If you’ve ever tried trickling water from a drinking flask to wash the mud off your dog’s paws, get the sand off a surfboard or wash your hair while wild camping, we might have found just the answer – a portable camping shower.
Most of those sun-heated shower bags you fill and hang from a tree have left us chilly and desperate for more than a dribble of water.
However, there are now some portable camping shower options that will do a better job. And they’re good for cleaning off dogs, sandy feet, walking boots and more.
Our current favourite is the Colapz (of the collapsible bucket and watering can fame). These good guys have developed a portable pump shower that recharges by USB. Looks smart and neat (around £40 or £50 including a collapsible bucket).
The kit has just been resdesigned and now comes with a showerhead, a thumb-trigger spray attachment and a jet nozzle. There’s a charging cord, hanging thingy and instructions – all in a neat carry case.
The original version was great but the new one has the advantage that you can turn off the shower from an attached unit that isn’t in the water. The pump section is neater and fits through the hole in the lid of the collapsible buckets. Slightly more bits to connect, but we love it.
Great on this wild camp in the Lakes during Storm Gareth, though. Ask the freezing guinea pig!
Rinsekit is a nine-litre coolbox-sized box with a handle. You simply fill it with water from a hose-tap. It’s then magically pressurised to 65psi (without needing electricity) to give you a pretty decent six-minute shower. It’ll hold pressure for at least a month.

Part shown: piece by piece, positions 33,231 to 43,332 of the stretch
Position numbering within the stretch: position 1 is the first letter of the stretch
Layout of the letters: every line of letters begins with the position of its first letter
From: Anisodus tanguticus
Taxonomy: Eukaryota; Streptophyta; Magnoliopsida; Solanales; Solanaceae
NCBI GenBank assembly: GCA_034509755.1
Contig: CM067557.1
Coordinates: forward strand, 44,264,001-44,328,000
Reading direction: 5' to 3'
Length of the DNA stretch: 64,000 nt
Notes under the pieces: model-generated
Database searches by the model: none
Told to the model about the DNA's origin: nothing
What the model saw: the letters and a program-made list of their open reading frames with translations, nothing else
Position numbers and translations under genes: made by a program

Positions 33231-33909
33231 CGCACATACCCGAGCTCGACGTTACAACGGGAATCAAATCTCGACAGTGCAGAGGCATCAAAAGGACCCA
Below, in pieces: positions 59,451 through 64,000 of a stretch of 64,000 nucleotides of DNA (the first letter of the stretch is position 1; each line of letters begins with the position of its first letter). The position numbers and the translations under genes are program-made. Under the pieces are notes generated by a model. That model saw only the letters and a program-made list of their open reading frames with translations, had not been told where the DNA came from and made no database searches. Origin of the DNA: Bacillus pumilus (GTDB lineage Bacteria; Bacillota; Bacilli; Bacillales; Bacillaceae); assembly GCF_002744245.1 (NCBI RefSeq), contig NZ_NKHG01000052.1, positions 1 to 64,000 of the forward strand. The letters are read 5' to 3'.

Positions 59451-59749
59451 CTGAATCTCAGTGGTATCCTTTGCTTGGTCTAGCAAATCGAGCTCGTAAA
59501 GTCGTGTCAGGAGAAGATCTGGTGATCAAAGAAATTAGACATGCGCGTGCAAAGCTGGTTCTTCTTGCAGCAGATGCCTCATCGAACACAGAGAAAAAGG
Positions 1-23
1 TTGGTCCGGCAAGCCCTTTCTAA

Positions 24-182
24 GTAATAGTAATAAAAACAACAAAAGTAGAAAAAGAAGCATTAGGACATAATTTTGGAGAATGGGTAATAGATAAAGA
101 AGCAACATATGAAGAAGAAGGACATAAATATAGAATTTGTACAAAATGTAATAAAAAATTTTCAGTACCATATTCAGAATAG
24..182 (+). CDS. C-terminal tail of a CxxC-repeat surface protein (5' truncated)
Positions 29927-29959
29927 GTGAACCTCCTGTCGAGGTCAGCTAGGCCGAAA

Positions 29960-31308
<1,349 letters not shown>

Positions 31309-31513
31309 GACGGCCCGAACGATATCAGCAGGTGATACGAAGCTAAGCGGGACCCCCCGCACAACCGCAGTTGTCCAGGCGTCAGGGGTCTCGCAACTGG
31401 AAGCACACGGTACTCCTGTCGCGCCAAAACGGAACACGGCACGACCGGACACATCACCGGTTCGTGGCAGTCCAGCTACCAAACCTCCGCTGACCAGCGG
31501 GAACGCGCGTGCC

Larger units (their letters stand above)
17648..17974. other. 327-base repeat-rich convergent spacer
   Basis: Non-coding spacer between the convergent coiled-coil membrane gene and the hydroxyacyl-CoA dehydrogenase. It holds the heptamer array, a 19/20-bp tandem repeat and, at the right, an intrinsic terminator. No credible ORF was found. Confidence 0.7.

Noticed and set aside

If you want hot water (well, warm at least), the box is insulated and there’s a kitchen tap adaptor – you’ll probably need an adaptor too if you want to refill while camping, but there’s also a refill bag that you attach to a bike pump to pressurise the box when you don’t have a tap. And there’s a 12V heater module, too. Prices start to mount when you add all the extras.
The basic Rinsekit is around £80. The Lux at £150 is a 13.5-litre version, with an insulated bag, a tap adaptor and ports so you can use the heater and pressure booster pump accessories (sold separately) at the same time.
Did it work for us? We were impressed with how simple it was to fill and use. The shower head is a standard hose head, so it’ll be easy to get replacements as needed. We can see a use for many people, but you’d need to trade off the space it takes up with how likely you are to use it.
There are also lots of electric handheld showers that you use with a bucket of water. They all look very similar in how they work and the reviews (if they’re to be believed) are good.
If you’re really in need of a reliable shower, though, we’d choose the Colapz. Neater and well-designed (plus it doesn’t say “More smaler” on the box!).
The OC3 portable shower is good for dogs, people, bikes and outdoor gear, though it’s pricey at just under £100.
It’s lithium battery-powered with a low-level indicator. The 4-litre water tank is a bit small and you may need to top up part way through a wash, but the pressure is high and it’s neat. The spiral hose packs away inside. Accessories available too.
Simple solar camping showers
You can’t get much more simple and packable than a gravity-fed solar shower. These are bags of water that use the sun to heat the contents. In the UK, you won’t get much more than lukewarm, but there’s no electricity needed and the pressure is good, considering it simply uses gravity.
Of the hanging bag type of shower we’ve tested, there are some that stand out as better than the others.
This CAO black camp shower costs around £10 and holds 20-litres (the biggest we’ve found).
For the ultimate in packability, go for the 10-litre Sea to Summit pocket shower that folds ultra-small and has the shower head built into the bag itself (around £18).
If you want the full bathroom experience, have a look at our guide to camping toilets, which also includes our recommended toilet or utility tents that could double as shower cubicles.